Culture both affects organisational performance and vice versa. When companies start change management programs and strategy execution, managers need to understand how they can manage the cultural change in order to compete successfully.
The following figure illustrates how to manage cultural change within companies:
Culture, step 1: this is the main values, norms or beliefs of the organisation, it defines and creates the propensity to act in a certain way.
Behaviour, step 2: this is the “way we do things”, include how companies compete, how people treat each other, the extent of risk taking, creativity and innovation. How companies embrace or avoid errors, how they operate and execute.
Reinforcement of behaviour, step 3: incentives and controls guide and reinforce behaviour. This tells individuals what is important.
Organisational performance, step 4: If performance is good, there is a positive alignment of culture. Poor performance that something is not working.
Cause-effect analysis, step 5: deviations in performance, positive o negative, must be explained, it must tell what went wrong and why. On this model, I will focus on poor performance only. Explaining poor performance is a prerequisite for organisational change. Without cause-effect clarity, learning and organisational change are not possible. Communication and information sharing is vital when changing the culture.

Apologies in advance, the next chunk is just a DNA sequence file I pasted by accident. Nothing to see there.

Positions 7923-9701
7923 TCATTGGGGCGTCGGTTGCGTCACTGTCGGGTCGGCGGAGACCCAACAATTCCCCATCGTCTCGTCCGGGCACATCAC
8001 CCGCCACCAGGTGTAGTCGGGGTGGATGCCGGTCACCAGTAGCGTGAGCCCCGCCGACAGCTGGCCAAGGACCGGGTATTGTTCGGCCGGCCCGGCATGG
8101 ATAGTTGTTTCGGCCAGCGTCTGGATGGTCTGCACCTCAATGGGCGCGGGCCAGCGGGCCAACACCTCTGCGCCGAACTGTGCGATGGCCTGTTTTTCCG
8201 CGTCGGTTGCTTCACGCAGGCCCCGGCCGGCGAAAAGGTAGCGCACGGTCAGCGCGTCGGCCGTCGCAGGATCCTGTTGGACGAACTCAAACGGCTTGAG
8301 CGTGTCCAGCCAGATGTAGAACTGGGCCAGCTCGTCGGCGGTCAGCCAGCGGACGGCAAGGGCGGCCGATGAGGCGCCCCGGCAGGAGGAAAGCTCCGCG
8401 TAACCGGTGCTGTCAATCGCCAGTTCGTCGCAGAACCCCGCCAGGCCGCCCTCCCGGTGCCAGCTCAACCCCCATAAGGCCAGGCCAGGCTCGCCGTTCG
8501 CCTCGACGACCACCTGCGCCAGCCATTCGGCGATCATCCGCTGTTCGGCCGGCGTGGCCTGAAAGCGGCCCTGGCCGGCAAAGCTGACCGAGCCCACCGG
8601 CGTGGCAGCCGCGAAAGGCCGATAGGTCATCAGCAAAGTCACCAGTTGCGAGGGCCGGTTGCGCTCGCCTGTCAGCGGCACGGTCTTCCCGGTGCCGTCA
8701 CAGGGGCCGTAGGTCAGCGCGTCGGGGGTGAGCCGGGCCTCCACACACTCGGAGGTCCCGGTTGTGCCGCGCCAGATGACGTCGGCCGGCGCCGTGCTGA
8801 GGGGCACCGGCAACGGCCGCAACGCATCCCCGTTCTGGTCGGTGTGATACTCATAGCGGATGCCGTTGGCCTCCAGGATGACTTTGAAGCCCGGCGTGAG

Changing culture, step 6: to do this “do not change culture”, first focus instead on behaviour. It is impossible to ask people to change their beliefs, values or attitudes. So how you can change behaviour and ultimately culture? the answer is by changing people, incentives, controls and organisational culture.
Overcoming resistance to change, step 7: here it is important to focus on the positive and avoid the negative aspects of change. Successful cultural change and strategy execution, demand a communication plan that stresses positive aspects of the change and informs people honestly about their options and opportunities. The active involvement or participation of key players in the planing and execution of change, can reduce resistance. Finally leadership is central to the process of reducing resistance to change.
New culture, step 8: cultural change will not occur overnight, but will definitely happen if the need for change is well documented and communicated, and the execution focus on incentives, controls, people and organisational structure is directed toward behavioural change and new ways of doing business.
Related article: Change Management and High Jump
Further reading: Lawrence G. Hrebiniak. Making Strategy Work: Leading Effective Execution and Change. Wharton School Publishing, 2005.